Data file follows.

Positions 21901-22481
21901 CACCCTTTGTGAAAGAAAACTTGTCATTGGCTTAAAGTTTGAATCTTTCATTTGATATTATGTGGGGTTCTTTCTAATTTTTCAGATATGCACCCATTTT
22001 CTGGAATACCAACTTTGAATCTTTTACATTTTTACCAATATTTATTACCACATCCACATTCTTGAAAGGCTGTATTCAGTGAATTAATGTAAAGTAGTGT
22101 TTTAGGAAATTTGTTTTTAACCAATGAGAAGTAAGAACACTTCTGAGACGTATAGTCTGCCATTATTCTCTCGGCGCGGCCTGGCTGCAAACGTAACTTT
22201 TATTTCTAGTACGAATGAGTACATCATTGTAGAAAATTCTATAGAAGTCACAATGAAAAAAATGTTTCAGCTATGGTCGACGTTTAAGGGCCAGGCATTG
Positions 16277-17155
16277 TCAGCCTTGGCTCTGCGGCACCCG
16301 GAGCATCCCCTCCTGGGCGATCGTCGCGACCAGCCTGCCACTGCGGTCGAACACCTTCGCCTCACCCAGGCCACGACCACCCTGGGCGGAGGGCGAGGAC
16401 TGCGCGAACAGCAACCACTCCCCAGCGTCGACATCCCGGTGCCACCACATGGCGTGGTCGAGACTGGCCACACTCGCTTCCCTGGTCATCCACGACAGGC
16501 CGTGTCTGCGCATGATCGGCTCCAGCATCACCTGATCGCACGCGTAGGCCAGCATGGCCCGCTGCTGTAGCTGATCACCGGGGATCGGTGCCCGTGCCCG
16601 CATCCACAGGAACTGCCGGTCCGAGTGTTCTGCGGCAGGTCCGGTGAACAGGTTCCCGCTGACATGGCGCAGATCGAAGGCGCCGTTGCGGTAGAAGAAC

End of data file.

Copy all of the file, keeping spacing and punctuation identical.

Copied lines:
Positions 21901-22481
21901 CACCCTTTGTGAAAGAAAACTTGTCATTGGCTTAAAGTTTGAATCTTTCATTTGATATTATGTGGGGTTCTTTCTAATTTTTCAGATATGCACCCATTTT
22001 CTGGAATACCAACTTTGAATCTTTTACATTTTTACCAATATTTATTACCACATCCACATTCTTGAAAGGCTGTATTCAGTGAATTAATGTAAAGTAGTGT
22101 TTTAGGAAATTTGTTTTTAACCAATGAGAAGTAAGAACACTTCTGAGACGTATAGTCTGCCATTATTCTCTCGGCGCGGCCTGGCTGCAAACGTAACTTT
22201 TATTTCTAGTACGAATGAGTACATCATTGTAGAAAATTCTATAGAAGTCACAATGAAAAAAATGTTTCAGCTATGGTCGACGTTTAAGGGCCAGGCATTG
Positions 16277-17155
16277 TCAGCCTTGGCTCTGCGGCACCCG
16301 GAGCATCCCCTCCTGGGCGATCGTCGCGACCAGCCTGCCACTGCGGTCGAACACCTTCGCCTCACCCAGGCCACGACCACCCTGGGCGGAGGGCGAGGAC
16401 TGCGCGAACAGCAACCACTCCCCAGCGTCGACATCCCGGTGCCACCACATGGCGTGGTCGAGACTGGCCACACTCGCTTCCCTGGTCATCCACGACAGGC
16501 CGTGTCTGCGCATGATCGGCTCCAGCATCACCTGATCGCACGCGTAGGCCAGCATGGCCCGCTGCTGTAGCTGATCACCGGGGATCGGTGCCCGTGCCCG
16601 CATCCACAGGAACTGCCGGTCCGAGTGTTCTGCGGCAGGTCCGGTGAACAGGTTCCCGCTGACATGGCGCAGATCGAAGGCGCCGTTGCGGTAGAAGAAC